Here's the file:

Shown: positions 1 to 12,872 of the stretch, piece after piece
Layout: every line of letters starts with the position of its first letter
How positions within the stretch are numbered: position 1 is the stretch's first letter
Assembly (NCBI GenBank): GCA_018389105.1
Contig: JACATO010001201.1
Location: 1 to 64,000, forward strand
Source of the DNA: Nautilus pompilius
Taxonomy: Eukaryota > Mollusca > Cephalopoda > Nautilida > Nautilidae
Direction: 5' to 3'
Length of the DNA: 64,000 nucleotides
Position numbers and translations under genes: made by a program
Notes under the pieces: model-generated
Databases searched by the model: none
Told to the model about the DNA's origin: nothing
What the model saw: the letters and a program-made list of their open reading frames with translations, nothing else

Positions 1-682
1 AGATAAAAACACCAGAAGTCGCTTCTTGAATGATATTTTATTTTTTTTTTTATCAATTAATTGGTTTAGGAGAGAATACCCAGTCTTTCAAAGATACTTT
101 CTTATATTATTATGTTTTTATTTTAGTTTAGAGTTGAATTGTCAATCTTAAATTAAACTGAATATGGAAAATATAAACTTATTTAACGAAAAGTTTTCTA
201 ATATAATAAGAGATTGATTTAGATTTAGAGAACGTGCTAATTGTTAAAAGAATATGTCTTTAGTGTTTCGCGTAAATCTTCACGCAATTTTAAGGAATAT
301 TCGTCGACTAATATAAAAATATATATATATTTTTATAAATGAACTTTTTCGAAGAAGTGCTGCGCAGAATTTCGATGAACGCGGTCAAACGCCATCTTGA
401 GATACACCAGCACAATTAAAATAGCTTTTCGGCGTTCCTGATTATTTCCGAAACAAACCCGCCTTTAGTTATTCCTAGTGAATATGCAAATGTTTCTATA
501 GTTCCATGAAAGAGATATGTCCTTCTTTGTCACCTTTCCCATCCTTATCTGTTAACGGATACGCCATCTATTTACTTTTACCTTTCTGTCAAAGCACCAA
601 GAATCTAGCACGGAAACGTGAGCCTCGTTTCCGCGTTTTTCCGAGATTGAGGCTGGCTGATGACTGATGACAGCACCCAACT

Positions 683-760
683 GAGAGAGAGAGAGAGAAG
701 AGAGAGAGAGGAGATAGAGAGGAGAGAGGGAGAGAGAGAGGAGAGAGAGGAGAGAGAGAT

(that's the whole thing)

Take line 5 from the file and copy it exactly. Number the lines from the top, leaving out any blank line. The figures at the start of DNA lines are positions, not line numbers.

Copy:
Contig: JACATO010001201.1